Alice Walker is making a statement about the popularization of black
culture in "Everyday Use". The story involves characters from both sides of the
African American cultural spectrum, conveniently cast as sisters in
the story. Dee/Wangero represents the "new black," with her natural
hairdo and brightly colored clothing. Maggie remains traditional: the
unchanged, unaffected bystander. Nowhere in the dialogue do Walker's
characters directly mention their feelings about the Americanization
of African tradition. But Walker somehow gets the reader to believe
this popularization itself can actually turn into a form of exploitation.
By telling the story from the mother's point of view, Walker's representation
of Wangero is seeped in irony, and therefore Wangero's love of her African
heritage becomes an exploitation of it.
Because the mother is so closely related to the characters in the
story, her perception of them is biased. Walker uses this point of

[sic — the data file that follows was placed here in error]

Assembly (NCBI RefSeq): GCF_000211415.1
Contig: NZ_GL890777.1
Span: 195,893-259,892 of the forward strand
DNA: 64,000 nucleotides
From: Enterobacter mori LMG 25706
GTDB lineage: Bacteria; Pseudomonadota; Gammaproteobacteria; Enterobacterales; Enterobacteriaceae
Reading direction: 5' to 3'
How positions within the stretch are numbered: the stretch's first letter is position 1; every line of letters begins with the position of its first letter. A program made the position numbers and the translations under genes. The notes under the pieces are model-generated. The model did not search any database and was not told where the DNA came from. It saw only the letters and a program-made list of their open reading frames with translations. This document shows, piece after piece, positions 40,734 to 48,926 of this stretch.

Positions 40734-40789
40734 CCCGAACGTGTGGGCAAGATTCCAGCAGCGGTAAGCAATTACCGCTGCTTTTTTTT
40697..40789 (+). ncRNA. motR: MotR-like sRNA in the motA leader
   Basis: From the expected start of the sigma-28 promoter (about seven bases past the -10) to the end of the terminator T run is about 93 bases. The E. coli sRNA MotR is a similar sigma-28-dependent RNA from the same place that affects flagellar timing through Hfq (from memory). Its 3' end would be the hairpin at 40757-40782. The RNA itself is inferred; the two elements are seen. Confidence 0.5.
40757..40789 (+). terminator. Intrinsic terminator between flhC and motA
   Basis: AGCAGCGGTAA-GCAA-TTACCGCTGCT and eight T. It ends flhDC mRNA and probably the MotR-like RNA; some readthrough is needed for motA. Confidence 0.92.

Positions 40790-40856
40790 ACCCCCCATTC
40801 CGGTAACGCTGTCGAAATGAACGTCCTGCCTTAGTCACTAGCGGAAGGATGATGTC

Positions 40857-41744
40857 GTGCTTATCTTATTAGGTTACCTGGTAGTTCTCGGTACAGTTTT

view to her advantage, because while the reader is familiar with
Wangero's somewhat stereotypical "blacksploitive" personality, this
aspect of her personality remains completely foreign to her mother,
the narrator, who describes it with an innocent wonder. In the
beginning of the story the mother speaks of Wangero's actions in the
past. Even then she displayed an arrogance that isolated her mother
and younger sister, but the mother was too busy being proud of her
daughter's achievements to notice. She says, "At sixteen [Dee] had a
style of her own, and she knew what style was. She used to read to
us, without pity. [We sat] trapped and ignorant underneath her voice."
... middle of paper ...
...ng her mother more ashamed of her dark skin, her culture. The
mother describes her ideal skin shade as the color of an uncooked
barley pancake, a food that is perhaps tan at best. Once again, the
mother continues on about the dream without realizing the weight of
what she is saying. It is the reader's -- and Walker's --
responsibility to understand the real theme imbedded in the story.
In the same way that the reader dislikes Wangero in "Everyday Use,"
so Alice Walker seems to dislike the type of black American who uses
his or her cultural identity as a status symbol. It is not a hatred
that Walker displays in her story, but rather a playful poking-fun-of,
which wouldn't have been possible had "Everyday Use" not been told
from the perspective of the mother. This is exactly how the point of
view affected the theme of "Everyday Use".
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